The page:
Kubernetes testing keeps operations in check in case there are irregularities. In this article, we are discussing some tools used in Kubernetes-based environments for testing.
Some of its features include the following:
- Scripting in ES6 JS: support for modules to aid code reusability across an organization
- Everything as code: test logic and configuration options are both in JS for version control friendliness
- Automation-friendly: checks (like asserts) and thresholds for easy and flexible CI configuration
- HTTP/1.1, HTTP/2, WebSocket, and gRPC protocol support
- TLS features: client certificates, configurable SSL/TLS versions and ciphers
- Batteries included: Cookies, Crypto, Custom metrics, Encodings, Environment variables, JSON, HTML forms, files, flexible execution control, and more.
- Built-in HAR converter: record browser sessions as .har files and directly convert them to k6 scripts
- Flexible metrics storage and visualization: InfluxDB (+Grafana), JSON or k6 Cloud
- Cloud execution and distributed tests (currently only on infrastructure managed by Load Impact, with native distributed execution in k6 planned for the near future
The Testinfra tool is a collection of other tools and result verification. It has several dashboards that display different metrics and results like history, failures, PRs to be merged, trigger tests, running jobs, and other things.
Mainly Testinfra allows developers to write unit tests in Python to test the actual state of their servers configured by management tools like Salt, Ansible, Puppet, and Chef..etc Testinfra comes with several Kubernetes (and non-Kubernetes) connection backends for remote command execution like Docker, Podman, Kubectl.
The kubectl backend, for instance, can be used to test containers running in Kubernetes. It uses the kubectl exec command and support connecting to a given container name within a pod and using a given namespace:
# will use the default namespace and default container $ py.test --hosts='kubectl://mypod-a1b2c3' # specify container name and namespace $ py.test --hosts='kubectl://somepod-2536ab?container=nginx&namespace=web' # specify the kubeconfig context to use $ py.test --hosts='kubectl://somepod-2536ab?context=k8s-cluster-a&container=nginx' # you can specify kubeconfig either from KUBECONFIG environment variable # or when working with multiple configuration with the "kubeconfig" option $ py.test --hosts='kubectl://somepod-123?kubeconfig=/path/kubeconfig,kubectl://otherpod-123?kubeconfig=/other/kubeconfig'
Other examples are available on the official documentation.
Test-Infra can perform end-to-end testing for full Kubernetes lifecycle emulation on different providers.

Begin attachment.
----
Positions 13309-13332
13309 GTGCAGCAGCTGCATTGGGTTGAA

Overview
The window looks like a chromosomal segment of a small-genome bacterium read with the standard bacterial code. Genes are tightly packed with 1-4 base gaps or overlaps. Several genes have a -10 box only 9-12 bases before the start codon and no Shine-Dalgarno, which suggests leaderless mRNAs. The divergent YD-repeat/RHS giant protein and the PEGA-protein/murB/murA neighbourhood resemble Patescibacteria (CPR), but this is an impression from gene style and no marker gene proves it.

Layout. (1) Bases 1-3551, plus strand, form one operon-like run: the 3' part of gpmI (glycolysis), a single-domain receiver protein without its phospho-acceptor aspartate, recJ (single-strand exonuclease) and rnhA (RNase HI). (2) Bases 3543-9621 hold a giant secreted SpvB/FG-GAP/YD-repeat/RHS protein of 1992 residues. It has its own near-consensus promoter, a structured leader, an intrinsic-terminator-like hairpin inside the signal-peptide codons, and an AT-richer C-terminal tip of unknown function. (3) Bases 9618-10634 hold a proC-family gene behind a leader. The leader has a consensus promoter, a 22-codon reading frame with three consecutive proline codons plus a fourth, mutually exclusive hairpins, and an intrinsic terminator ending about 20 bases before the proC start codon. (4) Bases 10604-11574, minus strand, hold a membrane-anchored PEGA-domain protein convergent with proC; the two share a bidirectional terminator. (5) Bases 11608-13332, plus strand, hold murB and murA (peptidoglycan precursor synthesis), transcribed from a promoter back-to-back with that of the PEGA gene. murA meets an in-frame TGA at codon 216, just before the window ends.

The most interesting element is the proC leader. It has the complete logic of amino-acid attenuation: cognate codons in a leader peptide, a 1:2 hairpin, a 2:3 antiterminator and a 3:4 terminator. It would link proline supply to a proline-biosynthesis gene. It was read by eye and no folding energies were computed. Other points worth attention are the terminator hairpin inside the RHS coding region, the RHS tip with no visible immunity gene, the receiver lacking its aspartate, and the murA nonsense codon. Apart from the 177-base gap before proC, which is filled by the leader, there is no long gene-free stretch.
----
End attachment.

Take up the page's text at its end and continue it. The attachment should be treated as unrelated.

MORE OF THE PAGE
It has 2.5k stars and 1.7 forks on GitHub.
In dealing with Kubernetes clusters, Kube-monkey is a testing tool that involves the implementation of Netflix’s Chaos Monkey. Meanwhile, a chaos monkey is a resiliency tool that helps applications tolerate random instance failures in the production environment. Kube-Monkey has 1.9k stars and 176 forks on GitHub.
What the Kube-Monkey tool does is to randomly delete some K8s pods in the cluster which will foster the development of services that are resistant to failures.
The testing tool runs with some certain configurations, for instance, a pre-configured hour for weekdays, scheduling of deployments that will face random death sometime during the day then finally the time that the pod destruction will occur can be set.
Developers can use this tool to find weaknesses and loopholes in their deployments. It can be used in staging environments to experiment and in a production environment to find bugs and vulnerabilities and make Kubernetes more secure and resilient.
Litmus has 1.4k stars and 303 forks on GitHub.
KubeScore is used for object analysis to foster improved reliability and security in Kubernetes clusters.
The tool is used to perform static code analysis of Kubernetes Object definitions and the output is usually a list of recommendations that will tell the engineers how to improve the security and resiliency of the application.
KubeScore has 1.1k stars and 63 forks on GitHub. It can be installed using some distributions like Docker, pre-built binaries for Windows, macOS and Linux, Homebrew, and Krew. It can also be used online.
KubeLibrary is built based on the official python Kubernetes Client that connects to the Kubernetes cluster while executing any Kubernetes API command.
Generally, in running end to end test, there is a need to ensure the system under test is readily available and runs on the latest deployed version. With KubeLibrary, tests could be built to perform this activity.
Also, KubeLibrary helps users to easily verify running objects in any cluster by building tests. Some examples of such tests can be found in the GitHub repository. On GitHub, it has 54 stars and 8 forks.
All the tools that have been detailed above are free and open-source. Testing in general and specifically in complex and distributed systems like Kubernetes is critical and enables teams to set up a continuous learning process and a DevOps feedback loop.
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